Vienna University of Applied Arts /Nina Kugler asking Q for Diological Inteventions curated by Martin Krenn/2018
Nina Kugler: You have been very actively working on artistic forms of resistance and political protest by engaging with various social groups. When and why have you started to receive art as social interaction?
Gluklya: It started in the year 2000 when Putin came to power, which coincided with our own “coming of age”. At that time my colleague Tsaplya, whom I was cooperating with for several years, and I became mothers. Before that, we were receiving ourselves rather as “gymnasium girls”, with our own mythology and our own poetic language. But when Putin came to power, we realized, that there was another world around us, and that power was not something abstract, but a reality we must deal with. We wrote the Manifesto The place of the Artist is at the side of the weak, which was then published in the first newspaper of Chto delat [a collective of artists, critics, philosophers, and writers].
N.K.: Since then you’ve carried out a range of political projects. One of your latest was the “Carnival of the Oppressed Feelings”, a performative demonstration with refugees, that took place in Amsterdam in October 2017. How did you come up with the idea of organizing a carnival?
G.: The idea of carnival was always close to me – it derived from performances we did in our private homes. In the 1990s we used to gather in my apartment and my friends – artists, poets, intellectuals, and musicians – spontaneously started to try on my clothes. We discovered that by changing your outfit, you can suddenly become free, change roles and your banal identity. It was a manifestation of curiosity. The carnival is a very effective method how to be free and maybe even change society – because, obviously, the transformation of society can only be done by free people; people with a dynamic identity, that are open to experience Others… I’m referring to Mikhail Bakhtin [a Russian philosopher], who wrote about the resistant potential of the carnival. Although I do not naively think, that this one day can change society in total, it’s still a model, a way to present an alternative. When this absence of status exists, when even poor people or refugees can speak out, regardless of social barriers, it’s sort of a laboratory to explore horizontal relations between people and the possible roll of art in it.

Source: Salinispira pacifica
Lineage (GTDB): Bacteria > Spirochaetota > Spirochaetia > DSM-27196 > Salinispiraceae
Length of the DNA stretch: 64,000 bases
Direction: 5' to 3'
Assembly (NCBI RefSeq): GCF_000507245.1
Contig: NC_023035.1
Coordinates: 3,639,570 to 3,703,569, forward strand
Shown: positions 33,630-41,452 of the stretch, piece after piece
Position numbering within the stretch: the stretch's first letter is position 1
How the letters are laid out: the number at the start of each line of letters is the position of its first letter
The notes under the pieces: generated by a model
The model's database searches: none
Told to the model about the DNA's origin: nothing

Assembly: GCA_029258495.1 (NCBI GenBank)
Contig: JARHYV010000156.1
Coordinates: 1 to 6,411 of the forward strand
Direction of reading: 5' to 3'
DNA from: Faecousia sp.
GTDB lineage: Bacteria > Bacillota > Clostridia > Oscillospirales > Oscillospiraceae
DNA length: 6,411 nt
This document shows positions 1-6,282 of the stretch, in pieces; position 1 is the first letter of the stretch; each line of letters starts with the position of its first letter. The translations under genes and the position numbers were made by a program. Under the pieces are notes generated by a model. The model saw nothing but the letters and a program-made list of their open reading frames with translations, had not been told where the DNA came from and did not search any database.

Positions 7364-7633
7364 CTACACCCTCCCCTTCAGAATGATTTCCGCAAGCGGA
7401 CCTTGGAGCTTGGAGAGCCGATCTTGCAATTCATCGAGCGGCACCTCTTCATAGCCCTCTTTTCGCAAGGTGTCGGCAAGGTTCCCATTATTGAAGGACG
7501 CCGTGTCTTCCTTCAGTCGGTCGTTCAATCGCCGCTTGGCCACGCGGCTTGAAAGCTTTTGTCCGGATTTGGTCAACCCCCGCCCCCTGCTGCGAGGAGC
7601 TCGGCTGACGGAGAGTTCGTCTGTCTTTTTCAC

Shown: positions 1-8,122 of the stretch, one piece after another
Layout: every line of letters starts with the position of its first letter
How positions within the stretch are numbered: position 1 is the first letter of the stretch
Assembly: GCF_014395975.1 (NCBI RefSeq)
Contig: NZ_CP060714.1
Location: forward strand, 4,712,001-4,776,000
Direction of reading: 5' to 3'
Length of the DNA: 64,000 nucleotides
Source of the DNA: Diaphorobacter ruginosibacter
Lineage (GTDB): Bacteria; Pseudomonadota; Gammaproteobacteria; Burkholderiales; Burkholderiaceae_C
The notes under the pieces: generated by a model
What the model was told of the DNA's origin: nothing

N.K.: For the project, you created a way of expression, that you call the “Language of Fragility”, which takes on further the concept of Fragility you developed in a number of works over the last decade. What’s your understanding of Fragility and how did it turn into a language?
G.: Fragility is a poetic name for something that is hard to describe in words, but that is profoundly substantial for being an artist. This word I once found to describe my language of art. It’s referring to the human world, in contrast to the world of politicians. We are fragile because we are not in power, we are not the ones that make decisions, that effect everyone else’s life. Fragility is also a way to describe the very special working condition of every artist: you have to be extra- sensitive, follow some rituals you created for yourself, and at the same time be balanced and disciplined. As an artist you have to be fragile, but also very strong – the word contains a dialectical approach.
N.K.: When talking about socially engaged art, how would you define the terms of collaboration and participation?
G.: In my opinion participation always has to go together with collaboration. Participation sounds less interesting to me, while collaboration means, that a person is engaged. I like the concept of Augusto Boal [who developed the Theatre of the Oppressed], who gives the spectator the right to create, together with the artist. When I’m working with people, I try to take the decisions together with the group, but usually there’s a kind of uniting line, that is defined by my concept.
N.K.: What importance do the visual forms have, that you are creating, and what’s their relation to the social processes, in which they are developed?